I read an essay by a favorite writer this week (Joseph Epstein) in which he delved into words and their meanings. Three words, in particular. It was one of those things I read, and read again, and thought about, and kept thinking about.
The words? Pretty simple. Issue. Question. Problem. We use them all pretty freely. Especially “issue.” Wow, do we love that word. Everybody has an issue with something. It’s a fairly safe word. There’s just not a whole lot of accountability there. You can’t argue with the statement, “I have issues with…” Whatever. Big hairy spiders. Fried food. Thunderstorms. Inconsiderate neighbors who party in their pool at all hours like they are the only people on the planet.
It is possible that we have somewhat overused the word “issue” in our modern vernacular. And the danger in doing that is when a word can be such a gigantic blue tarp covering all manner of situations and conditions, it can lose its original intended use and meaning. As Epstein says, “A happy vagueness resides in the loose use of the word issue.”
What’s the difference between an issue, a question, and a problem? Aren’t those words reasonably interchangeable? Can’t we have, say, hair issues, hair questions, and hair problems?
Of course! But I love how Epstein, while working as senior editor at Encyclopaedia Brittanica, learned the distinctions between those three words from HIS chief, Mortimer Adler: “A problem calls for a solution, a question for an answer, and an issue is something in the flux of controversy.”
How much more clear does it get? It seems like it’s so easy to use the word “issue” to cover a host of subjects precisely because it requires no action. It’s fairly innocuous. It doesn’t demand an answer or a solution. It just IS.
So if, when we assume, we make asses out of you and me (c’mon, that’s how teachers taught people to spell ‘assume’ when I was in school), what do issues make? Isses? Out of you and…well…us? It’s not very elegant. But maybe issues just make IS-es that hover around wringing their little soft hands, muttering quietly, getting underfoot, and interfering with progress. We can’t resolve them. We can’t get around them. We can’t dismiss them. What do we do with them?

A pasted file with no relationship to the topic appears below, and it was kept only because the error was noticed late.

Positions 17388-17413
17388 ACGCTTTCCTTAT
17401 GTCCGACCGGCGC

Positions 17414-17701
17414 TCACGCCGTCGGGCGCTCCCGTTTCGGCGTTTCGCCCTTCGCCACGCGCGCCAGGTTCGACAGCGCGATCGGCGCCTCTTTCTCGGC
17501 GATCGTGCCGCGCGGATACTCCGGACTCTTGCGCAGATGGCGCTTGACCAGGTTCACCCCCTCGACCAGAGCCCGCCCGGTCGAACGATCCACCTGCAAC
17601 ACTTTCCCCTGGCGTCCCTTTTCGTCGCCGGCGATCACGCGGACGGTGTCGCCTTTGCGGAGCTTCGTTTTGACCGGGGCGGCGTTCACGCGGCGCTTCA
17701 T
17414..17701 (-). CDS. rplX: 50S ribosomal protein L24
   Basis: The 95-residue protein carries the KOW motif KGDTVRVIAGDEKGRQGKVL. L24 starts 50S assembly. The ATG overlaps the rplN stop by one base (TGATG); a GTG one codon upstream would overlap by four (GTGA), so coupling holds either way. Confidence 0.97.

When my daughters were little, they adored the book Going on a Bear Hunt by Michael Rosen and Helen Oxenbury. Relished it. Asked for it nightly. Word to the wise: This. Is. Not. A. Bedtime. Story. Why not? Well, because despite its lovely illustrations and lilting storyline and deceptively small size, it is an action book. It draws you in. The bear hunt demands action. It just does. And the best person I know to read the bear hunt story is my mother’s oldest younger brother Dan, who absolutely nails the cadence and drama of the story and leaves streams of hysterical kids in his wake like a comet, none of whom are remotely ready for bed. But I digress.
When we go on a bear hunt, we encounter all kinds of things. Gates. Mountains. Giant fields of wavy grass. Rivers. Caves. And eventually…the bear itself! Likewise, when we go on an “issue hunt,” we encounter all kinds of things. Mostly giant question marks. The main one being, is this really an issue? Or, based on Epstein’s definitions above, is it a problem that has a solution, or a question that has an answer? And, like the bear hunt, the only way to resolve that question isn’t to waffle around in definitional limbo. (You know you like that phrase. Feel free to use it somewhere. It’s on the house.) You can’t go over, around, under, or beside the issue. You have to face it head on, and see whether it really IS an issue.
Turns out most of the things we call issues these days really are problems and questions masquerading as issues. They can be solved. They can be answered. And we can move on to bigger and better bear hunts.